VISITATION: Highest in July and August; lowest in January and February (visitor facilities closed from mid-October through late May).
LOCATION: 23 miles east of Cedar City, Utah
ADDRESS: Cedar Breaks National Monument
2390 West Highway 56, Suite #11
Cedar City, Utah 84720-4151
OPERATING HOURS: From early June to early September, the visitor center is open from 8:00 a.m. to 6:00 p.m. From Labor Day until mid-October, it is open from 9:00 a.m. to 5:30 p.m. All visitor facilities are CLOSED during the winter season (mid-October through late May).
CLIMATE: All visitor facilities and the scenic rim drive are located over 10,000 feet above sea level. In summer, daytime highs are cool, with temperatures in the upper 50’s to upper 60’s. Overnight lows during the summer are in the upper 30’s to lower 50’s. Subfreezing temperatures, snow and high winds can occur at any time of the year. Afternoon thunderstorms are common through July and August. Winter visitors who enter the park via skis or snowmobiles, must be prepared for extreme winter conditions. Visitors should bring a jacket and comfortable walking shoes or sturdy hiking boots, if planning to hike on either of the park’s two hiking trails.
PARK PROFILE: A huge natural amphitheater has been eroded out of the variegated Pink Cliffs (Claron Formation) near Cedar City, Utah. Millions of years of sedimentation, uplift and erosion have created a deep canyon of rock walls, fins, spires and columns, that spans some three miles, and is over 2,000 feet deep. The rim of the canyon is over 10,000 feet above sea level, and is forested with islands of Englemann spruce, subalpine fir and aspen; separated by broad meadows of brilliant summertime wild flowers.
DIRECTIONS: Visitors traveling south on I-15, exit at Parowan, then take Utah Highway 143 east, to Cedar Breaks National Monument. Visitors traveling north, on I-15 exit at Cedar City, then take Utah Highway 14 east for 18 miles, then Utah Highway 148 north, 4 miles to Cedar Breaks National Monument. Visitors traveling north/south on U.S. Highway 89, can take either Utah Highway 143 from Panguitch to Cedar Breaks, or Utah Highway 14 west, to Utah Highway 148, and north to Cedar Breaks National Monument.
FEES, COST, RATES: Entrance fee for a single, noncommercial, private vehicle is $4.00 for a seven-day permit. Entrance fee for pedestrians and bicyclists is $2.00 per person, for a seven-day permit. Commercial vehicle entrance fees are $100 for buses (26 or more seats) and $40 for vans (7-25 seats). Entrance fees for commercial sedans (1-6 seats) are a flat rate of $25 plus $2 per passenger.
FACILITIES AND OPPORTUNITIES:
ACCESSIBILITY: The visitor center, comfort stations, overlooks, picnic area and campground are wheelchair accessible.
CAMPING: Thirty site campground, no group sites. Limit eight persons per site. It has a picnic area.
FOOD & SUPPLIES: No food or supplies are available within the park. The nearby towns of Brian Head, Cedar City, Parowan, Duck Creek Village and Panguitch have stores and restaurants.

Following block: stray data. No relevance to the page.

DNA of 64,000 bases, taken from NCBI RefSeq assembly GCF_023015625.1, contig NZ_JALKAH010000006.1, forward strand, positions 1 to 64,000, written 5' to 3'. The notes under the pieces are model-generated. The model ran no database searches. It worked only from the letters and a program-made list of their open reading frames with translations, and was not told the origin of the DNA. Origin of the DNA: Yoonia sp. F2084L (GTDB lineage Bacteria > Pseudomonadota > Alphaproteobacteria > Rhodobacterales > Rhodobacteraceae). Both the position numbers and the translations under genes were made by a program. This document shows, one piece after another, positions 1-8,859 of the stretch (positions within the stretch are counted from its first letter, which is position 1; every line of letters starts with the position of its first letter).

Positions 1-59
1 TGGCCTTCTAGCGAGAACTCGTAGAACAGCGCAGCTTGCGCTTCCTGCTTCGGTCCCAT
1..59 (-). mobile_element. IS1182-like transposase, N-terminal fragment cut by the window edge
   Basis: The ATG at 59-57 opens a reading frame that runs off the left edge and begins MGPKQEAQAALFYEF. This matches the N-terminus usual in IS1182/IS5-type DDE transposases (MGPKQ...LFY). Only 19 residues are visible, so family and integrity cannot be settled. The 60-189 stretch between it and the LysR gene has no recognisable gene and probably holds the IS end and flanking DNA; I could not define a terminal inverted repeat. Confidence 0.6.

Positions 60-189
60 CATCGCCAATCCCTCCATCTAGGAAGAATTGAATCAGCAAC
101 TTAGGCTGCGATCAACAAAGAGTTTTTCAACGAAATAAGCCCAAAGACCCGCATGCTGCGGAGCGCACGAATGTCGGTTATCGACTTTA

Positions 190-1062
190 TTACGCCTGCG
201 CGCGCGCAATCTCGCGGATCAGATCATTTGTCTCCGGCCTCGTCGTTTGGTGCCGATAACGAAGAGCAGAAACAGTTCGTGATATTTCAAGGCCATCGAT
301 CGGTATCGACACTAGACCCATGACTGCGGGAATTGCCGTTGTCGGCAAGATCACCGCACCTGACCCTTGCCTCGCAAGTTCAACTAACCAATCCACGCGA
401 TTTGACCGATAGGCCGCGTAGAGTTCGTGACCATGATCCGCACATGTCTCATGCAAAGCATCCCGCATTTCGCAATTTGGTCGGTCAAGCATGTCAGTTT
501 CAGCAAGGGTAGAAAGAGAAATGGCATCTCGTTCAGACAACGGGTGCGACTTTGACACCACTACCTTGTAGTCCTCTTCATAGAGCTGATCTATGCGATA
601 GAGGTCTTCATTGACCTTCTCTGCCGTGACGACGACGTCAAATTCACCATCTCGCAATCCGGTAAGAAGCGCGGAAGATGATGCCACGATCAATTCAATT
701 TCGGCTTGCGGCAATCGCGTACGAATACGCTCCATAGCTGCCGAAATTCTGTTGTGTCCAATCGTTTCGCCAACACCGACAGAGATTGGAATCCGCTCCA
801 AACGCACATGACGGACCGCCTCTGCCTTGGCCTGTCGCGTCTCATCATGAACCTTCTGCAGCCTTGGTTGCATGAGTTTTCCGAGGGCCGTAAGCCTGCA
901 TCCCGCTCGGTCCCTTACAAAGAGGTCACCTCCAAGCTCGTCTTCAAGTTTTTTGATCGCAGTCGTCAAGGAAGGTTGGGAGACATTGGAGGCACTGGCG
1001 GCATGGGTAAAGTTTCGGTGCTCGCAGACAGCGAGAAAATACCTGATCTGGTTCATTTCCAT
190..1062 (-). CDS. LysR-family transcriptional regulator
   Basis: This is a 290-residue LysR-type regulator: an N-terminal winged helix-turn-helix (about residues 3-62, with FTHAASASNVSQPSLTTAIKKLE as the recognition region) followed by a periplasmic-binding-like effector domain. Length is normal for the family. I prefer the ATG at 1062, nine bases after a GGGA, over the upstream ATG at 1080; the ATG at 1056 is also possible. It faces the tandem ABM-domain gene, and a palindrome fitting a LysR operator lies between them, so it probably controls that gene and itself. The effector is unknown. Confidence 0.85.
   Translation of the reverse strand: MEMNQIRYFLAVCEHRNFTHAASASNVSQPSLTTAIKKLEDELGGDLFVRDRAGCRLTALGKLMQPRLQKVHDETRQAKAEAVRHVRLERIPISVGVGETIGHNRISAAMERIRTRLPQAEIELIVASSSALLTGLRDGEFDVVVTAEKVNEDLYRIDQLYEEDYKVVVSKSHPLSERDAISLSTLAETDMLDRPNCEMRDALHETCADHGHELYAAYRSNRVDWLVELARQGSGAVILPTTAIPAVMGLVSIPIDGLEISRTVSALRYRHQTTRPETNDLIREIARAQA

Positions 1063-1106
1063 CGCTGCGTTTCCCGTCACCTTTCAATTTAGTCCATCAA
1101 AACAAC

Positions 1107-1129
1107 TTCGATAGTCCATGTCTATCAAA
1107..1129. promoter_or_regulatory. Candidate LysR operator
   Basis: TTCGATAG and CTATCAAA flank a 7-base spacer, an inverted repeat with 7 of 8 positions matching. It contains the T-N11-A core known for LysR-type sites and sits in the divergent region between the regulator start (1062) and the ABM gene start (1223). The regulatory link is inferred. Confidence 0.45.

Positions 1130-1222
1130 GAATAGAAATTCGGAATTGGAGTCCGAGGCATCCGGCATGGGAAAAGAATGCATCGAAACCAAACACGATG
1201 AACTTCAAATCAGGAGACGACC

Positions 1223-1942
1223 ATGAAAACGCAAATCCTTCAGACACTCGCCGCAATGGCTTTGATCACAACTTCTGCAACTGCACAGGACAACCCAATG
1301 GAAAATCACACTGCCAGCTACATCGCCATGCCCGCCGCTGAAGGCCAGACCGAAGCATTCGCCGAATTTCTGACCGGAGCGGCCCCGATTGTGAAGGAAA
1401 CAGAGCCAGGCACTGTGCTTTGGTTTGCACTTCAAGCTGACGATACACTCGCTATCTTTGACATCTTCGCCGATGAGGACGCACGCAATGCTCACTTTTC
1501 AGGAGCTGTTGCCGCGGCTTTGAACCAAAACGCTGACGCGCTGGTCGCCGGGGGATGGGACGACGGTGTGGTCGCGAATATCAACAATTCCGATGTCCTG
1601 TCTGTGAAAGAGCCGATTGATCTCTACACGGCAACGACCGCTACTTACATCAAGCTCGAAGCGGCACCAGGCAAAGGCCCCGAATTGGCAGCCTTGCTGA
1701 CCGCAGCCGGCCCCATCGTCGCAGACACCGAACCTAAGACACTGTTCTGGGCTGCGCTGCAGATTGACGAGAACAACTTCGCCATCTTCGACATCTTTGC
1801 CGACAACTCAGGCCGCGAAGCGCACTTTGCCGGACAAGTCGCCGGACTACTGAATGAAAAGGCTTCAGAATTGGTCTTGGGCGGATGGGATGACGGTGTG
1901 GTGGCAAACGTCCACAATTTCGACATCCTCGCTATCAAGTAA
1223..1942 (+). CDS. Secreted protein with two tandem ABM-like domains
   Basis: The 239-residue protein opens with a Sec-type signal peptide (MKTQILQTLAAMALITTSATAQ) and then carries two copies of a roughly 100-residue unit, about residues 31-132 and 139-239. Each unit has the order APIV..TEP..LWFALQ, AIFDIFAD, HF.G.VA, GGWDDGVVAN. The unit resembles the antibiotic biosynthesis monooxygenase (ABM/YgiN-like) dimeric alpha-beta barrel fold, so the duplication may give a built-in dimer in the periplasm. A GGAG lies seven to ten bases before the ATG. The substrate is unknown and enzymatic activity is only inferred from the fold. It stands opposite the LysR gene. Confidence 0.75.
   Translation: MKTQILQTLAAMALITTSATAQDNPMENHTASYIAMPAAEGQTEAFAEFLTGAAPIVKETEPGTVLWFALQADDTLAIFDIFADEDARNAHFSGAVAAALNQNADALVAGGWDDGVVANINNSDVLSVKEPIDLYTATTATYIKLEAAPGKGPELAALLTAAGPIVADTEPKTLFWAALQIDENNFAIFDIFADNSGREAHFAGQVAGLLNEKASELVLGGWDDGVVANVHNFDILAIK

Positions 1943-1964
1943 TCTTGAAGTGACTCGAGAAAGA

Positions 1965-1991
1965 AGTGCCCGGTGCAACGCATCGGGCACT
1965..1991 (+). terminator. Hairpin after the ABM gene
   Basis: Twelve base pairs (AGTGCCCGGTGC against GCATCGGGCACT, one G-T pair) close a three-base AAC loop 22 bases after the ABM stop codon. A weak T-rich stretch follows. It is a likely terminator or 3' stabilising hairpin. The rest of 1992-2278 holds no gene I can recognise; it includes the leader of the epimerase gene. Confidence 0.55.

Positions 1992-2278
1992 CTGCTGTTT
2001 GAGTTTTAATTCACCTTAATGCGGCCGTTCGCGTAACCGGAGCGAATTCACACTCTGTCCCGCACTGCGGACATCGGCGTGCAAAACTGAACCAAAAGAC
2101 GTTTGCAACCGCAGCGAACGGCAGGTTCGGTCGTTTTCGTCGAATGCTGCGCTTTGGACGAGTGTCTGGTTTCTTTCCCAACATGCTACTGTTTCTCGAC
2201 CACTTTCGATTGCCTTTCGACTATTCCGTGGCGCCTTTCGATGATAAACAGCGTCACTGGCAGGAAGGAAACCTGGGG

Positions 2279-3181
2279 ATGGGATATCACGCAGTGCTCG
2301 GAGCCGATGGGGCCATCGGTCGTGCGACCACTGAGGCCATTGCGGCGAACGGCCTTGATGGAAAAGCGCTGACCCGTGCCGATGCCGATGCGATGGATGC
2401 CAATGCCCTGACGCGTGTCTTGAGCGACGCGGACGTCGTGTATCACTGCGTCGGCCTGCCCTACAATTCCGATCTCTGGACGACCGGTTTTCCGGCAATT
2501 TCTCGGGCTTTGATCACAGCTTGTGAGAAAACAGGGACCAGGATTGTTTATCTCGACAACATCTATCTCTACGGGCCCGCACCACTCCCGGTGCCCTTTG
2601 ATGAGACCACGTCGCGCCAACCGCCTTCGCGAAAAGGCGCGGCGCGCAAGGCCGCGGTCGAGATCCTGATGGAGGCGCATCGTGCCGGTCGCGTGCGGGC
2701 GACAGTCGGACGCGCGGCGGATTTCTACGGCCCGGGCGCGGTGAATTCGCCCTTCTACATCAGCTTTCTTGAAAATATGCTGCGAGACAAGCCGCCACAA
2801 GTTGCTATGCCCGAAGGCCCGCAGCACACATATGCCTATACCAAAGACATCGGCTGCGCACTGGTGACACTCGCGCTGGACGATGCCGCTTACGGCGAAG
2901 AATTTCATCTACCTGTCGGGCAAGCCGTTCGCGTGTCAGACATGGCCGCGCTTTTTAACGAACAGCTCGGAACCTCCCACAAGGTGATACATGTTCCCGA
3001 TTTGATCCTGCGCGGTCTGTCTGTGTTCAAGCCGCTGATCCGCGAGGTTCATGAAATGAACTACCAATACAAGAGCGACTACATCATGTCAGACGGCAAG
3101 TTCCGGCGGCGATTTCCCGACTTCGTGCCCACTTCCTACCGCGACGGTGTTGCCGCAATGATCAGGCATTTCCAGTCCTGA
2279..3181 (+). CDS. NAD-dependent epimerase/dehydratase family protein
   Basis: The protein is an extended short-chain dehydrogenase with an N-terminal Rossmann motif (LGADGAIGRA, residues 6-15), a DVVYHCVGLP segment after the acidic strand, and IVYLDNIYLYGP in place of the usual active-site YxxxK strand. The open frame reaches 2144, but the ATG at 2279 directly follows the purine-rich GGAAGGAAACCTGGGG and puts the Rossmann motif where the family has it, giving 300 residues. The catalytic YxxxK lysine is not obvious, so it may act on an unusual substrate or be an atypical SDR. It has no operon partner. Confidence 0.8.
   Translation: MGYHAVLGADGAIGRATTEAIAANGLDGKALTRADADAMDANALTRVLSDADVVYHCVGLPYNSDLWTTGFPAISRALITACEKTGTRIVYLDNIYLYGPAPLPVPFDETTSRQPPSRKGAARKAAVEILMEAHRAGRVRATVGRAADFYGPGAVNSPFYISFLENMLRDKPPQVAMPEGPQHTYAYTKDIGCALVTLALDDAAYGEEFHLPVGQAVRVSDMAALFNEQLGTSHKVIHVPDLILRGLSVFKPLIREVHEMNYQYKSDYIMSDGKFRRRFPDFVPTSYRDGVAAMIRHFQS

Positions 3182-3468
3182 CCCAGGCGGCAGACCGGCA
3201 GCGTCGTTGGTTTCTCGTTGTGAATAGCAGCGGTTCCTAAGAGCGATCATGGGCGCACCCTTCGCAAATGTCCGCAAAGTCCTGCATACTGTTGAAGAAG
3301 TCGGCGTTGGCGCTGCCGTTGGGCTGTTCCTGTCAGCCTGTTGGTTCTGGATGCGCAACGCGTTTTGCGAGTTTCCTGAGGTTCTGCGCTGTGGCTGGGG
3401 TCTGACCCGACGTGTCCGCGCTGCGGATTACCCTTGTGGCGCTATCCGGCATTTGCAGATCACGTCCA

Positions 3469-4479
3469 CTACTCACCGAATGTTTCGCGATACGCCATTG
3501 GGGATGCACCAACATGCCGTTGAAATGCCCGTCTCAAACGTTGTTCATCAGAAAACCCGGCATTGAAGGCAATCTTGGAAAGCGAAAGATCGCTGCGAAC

RECOMMENDED ACTIVITIES/PARK USE:
Programs: Geology talks given during the summer, Monday through Friday at 10:00 a.m., and daily at 2:30 p.m., at the Point Supreme Overlook. Join a Cedar Breaks ranger to learn about the basic geologic story of the Cedar Breaks amphitheater. During inclement weather, this presentation will be held inside the visitor center.
Guided nature walks given during the summer, Saturdays and Sundays at 10:00 a.m., weather and trail conditions permitting. Meet at the Spectra Point trailhead in the visitor center parking lot. This two mile round trip hike will take you along the rim of the geologic amphitheater to a stand of Bristlecone pines, one of the world’s longest living tree species. A ranger will lead the hike out to Spectra Point, and along the way you will learn more of the geology of the park and the plant and animal life of Cedar Breaks. This is a moderately strenuous hike at elevations of 10,500 feet. It is NOT recommended for persons with cardiac or pulmonary health problems. Bring adequate footwear for hiking, and something to protect you from the cool winds.
Evening campfire programs given each evening during the summer through Labor Day, at the campground amphitheater (in case of rain, the programs will be held inside the visitor center). Dress warmly and bring a flashlight. Times and subjects vary throughout the week, so stop by the visitor center or call (801) 586-9451 to check on what program will be presented at the time of your visit.
Sightseeing includes magnificent vistas to the west, across the Escalante desert, into Nevada. Visibility exceeds 100 miles at times. Watchable wildlife is abundant. Hiking trails offer a closer look at the park. Picnicking and camping is permitted in designated locations.
ADJACENT VISITOR ATTRACTIONS: The park is surrounded on all sides by the Dixie National Forest and to the west by the Ashdown Gorge Wilderness Area. Brian Head Resort is located three miles north of the park, and during the summer the Utah Shakespearean Festival is held in Cedar City. Fishing opportunities are at nearby Navajo Lake (11 miles), Duck Creek (15 miles), or Panguitch Lake (13 miles). Several national and state parks are within a 100-mile radius of the park, including Zion National Park, Bryce Canyon National Park, Iron Mission State Park, Snow Canyon State Park, and Quail Lake State Park.